Economic Pessimism: Objectively Critical Or Dr. Doom?
If you read this blog, you know I’m pretty negative on the economy overall. I think there are structural issues that are going unaddressed and are not easily fixed as a result of decades of various economic policies. The result is a coming adjustment in the average standard of living for Americans in my opinion.
When I talked to people, I’m often categorized as just overly negative, or someone who thinks the world is coming to an end. I’d like to clarify this a bit…
First, I’m not negative for the sake of being negative. I would prefer a great, booming, growing economy. Why? Because, well, I’d probably make more money in an easier fashion. It’s hard to make money. I work hard in my job to help my company bring in business and make money. It’s not automatic, it requires effort. A booming economy might translate to bringing in more business easier. So, I’m not negative for the sake of being negative.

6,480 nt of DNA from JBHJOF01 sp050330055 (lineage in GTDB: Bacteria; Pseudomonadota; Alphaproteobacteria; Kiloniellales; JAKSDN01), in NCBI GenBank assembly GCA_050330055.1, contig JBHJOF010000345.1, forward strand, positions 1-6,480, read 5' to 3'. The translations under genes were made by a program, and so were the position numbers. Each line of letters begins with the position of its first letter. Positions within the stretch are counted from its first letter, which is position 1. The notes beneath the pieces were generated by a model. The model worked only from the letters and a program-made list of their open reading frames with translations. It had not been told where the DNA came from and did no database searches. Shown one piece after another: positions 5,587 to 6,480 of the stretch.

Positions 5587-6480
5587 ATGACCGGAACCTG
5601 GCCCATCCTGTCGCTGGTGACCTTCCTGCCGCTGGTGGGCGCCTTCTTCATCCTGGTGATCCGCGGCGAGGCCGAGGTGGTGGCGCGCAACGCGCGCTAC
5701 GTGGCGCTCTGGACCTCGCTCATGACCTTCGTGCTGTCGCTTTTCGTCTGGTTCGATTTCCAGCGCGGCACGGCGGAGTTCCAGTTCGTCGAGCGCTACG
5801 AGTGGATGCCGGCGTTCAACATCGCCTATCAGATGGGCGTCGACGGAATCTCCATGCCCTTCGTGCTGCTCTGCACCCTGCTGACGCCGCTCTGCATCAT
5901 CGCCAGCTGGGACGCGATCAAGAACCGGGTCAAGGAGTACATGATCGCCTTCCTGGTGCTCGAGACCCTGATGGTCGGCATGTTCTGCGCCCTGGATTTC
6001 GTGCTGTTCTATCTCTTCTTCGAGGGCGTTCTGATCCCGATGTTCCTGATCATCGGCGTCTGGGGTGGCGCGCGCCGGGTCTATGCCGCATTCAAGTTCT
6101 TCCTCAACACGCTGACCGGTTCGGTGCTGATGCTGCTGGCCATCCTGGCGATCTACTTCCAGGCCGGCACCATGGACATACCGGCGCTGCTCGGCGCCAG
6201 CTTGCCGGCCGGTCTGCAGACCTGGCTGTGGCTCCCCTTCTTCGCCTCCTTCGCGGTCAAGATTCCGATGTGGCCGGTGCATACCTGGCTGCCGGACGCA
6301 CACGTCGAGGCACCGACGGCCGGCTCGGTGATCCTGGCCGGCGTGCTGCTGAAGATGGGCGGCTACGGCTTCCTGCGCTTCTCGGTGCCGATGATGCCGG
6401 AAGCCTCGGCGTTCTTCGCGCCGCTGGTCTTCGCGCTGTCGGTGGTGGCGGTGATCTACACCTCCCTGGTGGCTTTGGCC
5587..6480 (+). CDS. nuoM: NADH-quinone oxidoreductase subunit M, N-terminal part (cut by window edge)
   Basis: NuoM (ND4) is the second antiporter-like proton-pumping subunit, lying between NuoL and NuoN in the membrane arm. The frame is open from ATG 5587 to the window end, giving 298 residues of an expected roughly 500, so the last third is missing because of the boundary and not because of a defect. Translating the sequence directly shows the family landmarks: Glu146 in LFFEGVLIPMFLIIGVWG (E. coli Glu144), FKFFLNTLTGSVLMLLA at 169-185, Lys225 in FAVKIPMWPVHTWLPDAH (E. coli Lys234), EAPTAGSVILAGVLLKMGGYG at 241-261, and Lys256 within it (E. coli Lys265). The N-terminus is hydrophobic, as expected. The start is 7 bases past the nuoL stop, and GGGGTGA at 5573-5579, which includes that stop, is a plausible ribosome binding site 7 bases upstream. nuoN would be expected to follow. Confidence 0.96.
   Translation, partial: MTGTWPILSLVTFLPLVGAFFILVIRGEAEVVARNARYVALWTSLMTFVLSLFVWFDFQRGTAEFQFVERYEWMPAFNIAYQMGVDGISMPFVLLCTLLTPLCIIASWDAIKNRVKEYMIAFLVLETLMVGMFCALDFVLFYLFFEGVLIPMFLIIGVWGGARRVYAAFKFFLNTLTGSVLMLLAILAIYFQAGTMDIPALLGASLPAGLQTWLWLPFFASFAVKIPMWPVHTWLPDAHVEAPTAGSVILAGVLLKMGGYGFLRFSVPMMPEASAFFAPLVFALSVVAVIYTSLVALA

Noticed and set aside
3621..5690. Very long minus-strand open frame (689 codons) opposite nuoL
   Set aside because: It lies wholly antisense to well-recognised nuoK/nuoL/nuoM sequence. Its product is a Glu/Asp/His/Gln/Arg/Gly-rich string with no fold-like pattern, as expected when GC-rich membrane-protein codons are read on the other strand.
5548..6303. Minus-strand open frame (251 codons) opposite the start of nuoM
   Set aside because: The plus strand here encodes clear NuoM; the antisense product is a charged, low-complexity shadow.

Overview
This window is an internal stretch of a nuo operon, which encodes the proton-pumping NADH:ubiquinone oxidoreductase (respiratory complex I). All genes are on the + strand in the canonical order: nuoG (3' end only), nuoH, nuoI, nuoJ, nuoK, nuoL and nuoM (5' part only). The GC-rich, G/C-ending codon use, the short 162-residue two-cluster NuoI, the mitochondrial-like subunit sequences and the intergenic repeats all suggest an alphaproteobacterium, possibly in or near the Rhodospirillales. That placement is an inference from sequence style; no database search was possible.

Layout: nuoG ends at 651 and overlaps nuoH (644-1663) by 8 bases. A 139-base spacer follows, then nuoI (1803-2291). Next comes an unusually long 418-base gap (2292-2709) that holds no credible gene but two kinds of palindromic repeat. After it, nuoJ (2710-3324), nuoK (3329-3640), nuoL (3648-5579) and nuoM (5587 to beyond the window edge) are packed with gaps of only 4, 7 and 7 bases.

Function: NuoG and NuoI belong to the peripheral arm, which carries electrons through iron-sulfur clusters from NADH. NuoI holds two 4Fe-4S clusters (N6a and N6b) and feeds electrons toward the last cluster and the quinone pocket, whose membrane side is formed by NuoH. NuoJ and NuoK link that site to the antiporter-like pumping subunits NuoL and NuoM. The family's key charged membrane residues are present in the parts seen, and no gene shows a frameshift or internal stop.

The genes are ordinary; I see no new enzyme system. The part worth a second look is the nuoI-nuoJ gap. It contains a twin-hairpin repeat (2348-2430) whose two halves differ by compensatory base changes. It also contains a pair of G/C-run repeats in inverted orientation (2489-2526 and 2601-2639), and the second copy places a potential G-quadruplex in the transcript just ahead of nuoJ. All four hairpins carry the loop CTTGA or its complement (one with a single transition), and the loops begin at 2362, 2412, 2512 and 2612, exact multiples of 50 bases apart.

I’m not an expert, but I have an intense interest in economics and the markets (for some strange reason) and I listen to and read every viewpoint and opinion under the sun. My viewpoint is formulated upon the myriad of information that I process and decide that one argument is more credible than the other.
Now, my economic views are well documented. I think it’s near the end-game of our little Keynesian experiment of printing money, borrowing money, to prop up an over-consumption-based economy that produces very little. Do I think that this is the end of the world and we should dig bunkers into the side of a mountain and go live there? No.
Why do people who are bearish on the economy get labeled as crazy and doom-and-gloomers? I’m neither.
The reality is that life will likely go on just fine for most people. It’ll just be different than it is today. There will be pain of course. There’s pain whenever any sort of economic contraction occurs and people will throw a hissy fit (see Wisconsin protests) when anything is taken from them whether it is warranted or not.
My hope is that people think objectively, form their own opinion on the economy, and then prepare for that outcome. That might mean just spending a little less money and pooling some cash in case things don’t turn out as rosy as we’d like. Not doom-and-gloom, not even that big of a deal, just smart and practical and objective.